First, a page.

IMPERIAL VALLEY, Calif.–Teenagers all over the world are anticipating the June 30 movie release of “Eclipse,” the third installment in the phenomenal “Twilight” saga, to see how the romantic fantasy about a teenage girl and her intense love affair with a vampire continues to play out. The “Twilight” books, written by Stephanie Meyer, inspired the movie series and a cult following of both readers and movie-goers around the globe. But during the last decade, that inspiration was not limited to just reading or watching the mythical and unorthodox teen romance stories; inspiration bled over into the minds of young writers, including those in the Imperial Valley. Often seen as culturally dry as the desert it occupies, the Imperial Valley is home to several young authors who have crafted their own fantasies in the pages of books that are sold on Amazon, Barnes and Noble, at the local bookstore, and can be found in local libraries. These youthful writers have not experienced the notoriety of Meyer – at least not yet. Angela Ly, 16, is writing her second novel. “The book is going to be about a different dimension, but in this world,” Ly said. “There will be action and adventure, somewhat like Twilight.” The Brawley High School junior self-published her first book, “Birds to Fly Me to You” in 2009. Fantasy adventures like “The Way to Fairyleland” and “The Collusion Series” have sprung from the minds of local teen authors prolifically in recent years. Publishing house Wandering Sage Books recently released a commemorative edition of “The Way to Fairyleland,” by Belén Ramos, and a third young writer, Alexandra Lopez, is penning her third and fourth books.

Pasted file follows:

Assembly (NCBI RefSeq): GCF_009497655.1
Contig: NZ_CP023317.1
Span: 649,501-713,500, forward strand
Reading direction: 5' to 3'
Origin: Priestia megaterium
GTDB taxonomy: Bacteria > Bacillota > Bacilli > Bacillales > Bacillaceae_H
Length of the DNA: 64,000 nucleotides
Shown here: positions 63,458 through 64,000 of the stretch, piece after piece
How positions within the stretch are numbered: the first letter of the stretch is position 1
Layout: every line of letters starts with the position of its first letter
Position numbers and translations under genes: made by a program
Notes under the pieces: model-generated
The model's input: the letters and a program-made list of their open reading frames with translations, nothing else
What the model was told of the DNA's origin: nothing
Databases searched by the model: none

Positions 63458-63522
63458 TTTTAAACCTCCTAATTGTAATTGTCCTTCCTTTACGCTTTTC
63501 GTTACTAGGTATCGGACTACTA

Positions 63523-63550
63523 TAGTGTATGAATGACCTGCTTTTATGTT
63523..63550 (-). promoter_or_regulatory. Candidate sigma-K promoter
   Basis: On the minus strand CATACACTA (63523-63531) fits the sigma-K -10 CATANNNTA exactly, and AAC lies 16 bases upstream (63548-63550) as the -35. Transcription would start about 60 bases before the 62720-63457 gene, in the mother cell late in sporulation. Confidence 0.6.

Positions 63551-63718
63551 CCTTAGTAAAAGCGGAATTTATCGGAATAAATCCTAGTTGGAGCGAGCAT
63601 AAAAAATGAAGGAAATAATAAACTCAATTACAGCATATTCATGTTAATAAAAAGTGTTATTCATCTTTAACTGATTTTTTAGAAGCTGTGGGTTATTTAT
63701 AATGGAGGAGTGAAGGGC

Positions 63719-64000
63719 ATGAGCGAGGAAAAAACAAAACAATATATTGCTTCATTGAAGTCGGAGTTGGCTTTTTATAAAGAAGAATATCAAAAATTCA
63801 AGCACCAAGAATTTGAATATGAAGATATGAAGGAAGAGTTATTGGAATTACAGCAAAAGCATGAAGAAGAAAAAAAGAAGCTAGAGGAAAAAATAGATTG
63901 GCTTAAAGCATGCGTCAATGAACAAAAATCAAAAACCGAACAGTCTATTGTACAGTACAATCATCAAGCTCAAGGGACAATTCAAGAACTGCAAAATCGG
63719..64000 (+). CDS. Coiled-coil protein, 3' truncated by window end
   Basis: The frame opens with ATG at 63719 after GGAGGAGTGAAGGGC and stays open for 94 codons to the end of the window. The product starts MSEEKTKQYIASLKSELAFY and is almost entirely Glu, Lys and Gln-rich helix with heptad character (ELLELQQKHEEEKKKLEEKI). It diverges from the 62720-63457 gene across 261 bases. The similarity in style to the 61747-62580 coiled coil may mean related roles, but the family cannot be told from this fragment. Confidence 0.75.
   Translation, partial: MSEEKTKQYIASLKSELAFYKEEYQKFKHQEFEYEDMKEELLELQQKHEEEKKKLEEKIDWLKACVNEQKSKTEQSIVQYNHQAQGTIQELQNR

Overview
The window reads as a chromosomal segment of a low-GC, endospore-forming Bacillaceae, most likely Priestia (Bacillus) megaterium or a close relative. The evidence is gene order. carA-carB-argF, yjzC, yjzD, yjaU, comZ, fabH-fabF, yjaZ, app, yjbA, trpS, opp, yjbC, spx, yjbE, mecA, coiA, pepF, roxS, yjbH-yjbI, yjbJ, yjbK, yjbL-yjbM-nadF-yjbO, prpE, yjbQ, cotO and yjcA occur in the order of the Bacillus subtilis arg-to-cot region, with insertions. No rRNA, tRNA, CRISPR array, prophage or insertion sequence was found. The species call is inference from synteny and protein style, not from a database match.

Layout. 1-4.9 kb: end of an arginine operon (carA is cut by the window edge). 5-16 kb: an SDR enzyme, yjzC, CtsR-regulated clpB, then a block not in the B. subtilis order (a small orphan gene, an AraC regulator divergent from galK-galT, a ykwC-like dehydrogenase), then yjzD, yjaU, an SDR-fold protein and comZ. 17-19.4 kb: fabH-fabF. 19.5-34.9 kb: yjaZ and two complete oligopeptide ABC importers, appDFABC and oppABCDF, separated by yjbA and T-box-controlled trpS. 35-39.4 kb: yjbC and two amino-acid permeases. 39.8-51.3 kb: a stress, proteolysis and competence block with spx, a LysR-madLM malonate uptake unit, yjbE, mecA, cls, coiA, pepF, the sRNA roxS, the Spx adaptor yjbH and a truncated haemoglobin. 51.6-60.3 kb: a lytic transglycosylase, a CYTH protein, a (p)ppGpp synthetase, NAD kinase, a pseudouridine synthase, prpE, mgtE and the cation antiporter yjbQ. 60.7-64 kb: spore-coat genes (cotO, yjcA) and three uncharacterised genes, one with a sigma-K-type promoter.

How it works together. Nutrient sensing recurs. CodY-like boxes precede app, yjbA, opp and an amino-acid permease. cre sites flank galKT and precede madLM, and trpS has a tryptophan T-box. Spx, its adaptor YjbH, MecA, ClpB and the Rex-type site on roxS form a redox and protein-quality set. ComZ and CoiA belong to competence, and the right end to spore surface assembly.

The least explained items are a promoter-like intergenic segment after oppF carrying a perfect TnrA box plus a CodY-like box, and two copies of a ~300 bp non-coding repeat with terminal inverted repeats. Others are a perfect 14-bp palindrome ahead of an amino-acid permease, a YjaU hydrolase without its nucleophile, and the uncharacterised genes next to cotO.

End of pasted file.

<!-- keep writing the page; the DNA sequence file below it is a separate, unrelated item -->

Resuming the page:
CALEXICO, Calif.–When he sees empty walls, Cesar Espinoza starts to picture colorful art and he immediately wants to reach for his miniature spray can to paint graffiti. The problem for this 17-year-old artist is that his passion is illegal – particularly when his canvas is private property. “Tagging,” as graffiti art is called by its practitioners, “makes me feel good because I get to express myself,” said Espinoza. He explained that his creativity expands and his art gets better on the large space of a wall rather than on a piece of paper. Many people, especially the property owners victimized by graffiti artists, might wonder who it is “tagging” their homes, fences, and even their vehicles. Sitting at a railroad crossing, one might see elaborate lettering in vibrant colors on a train’s cargo cars and wonder what the message is and who the messenger might be.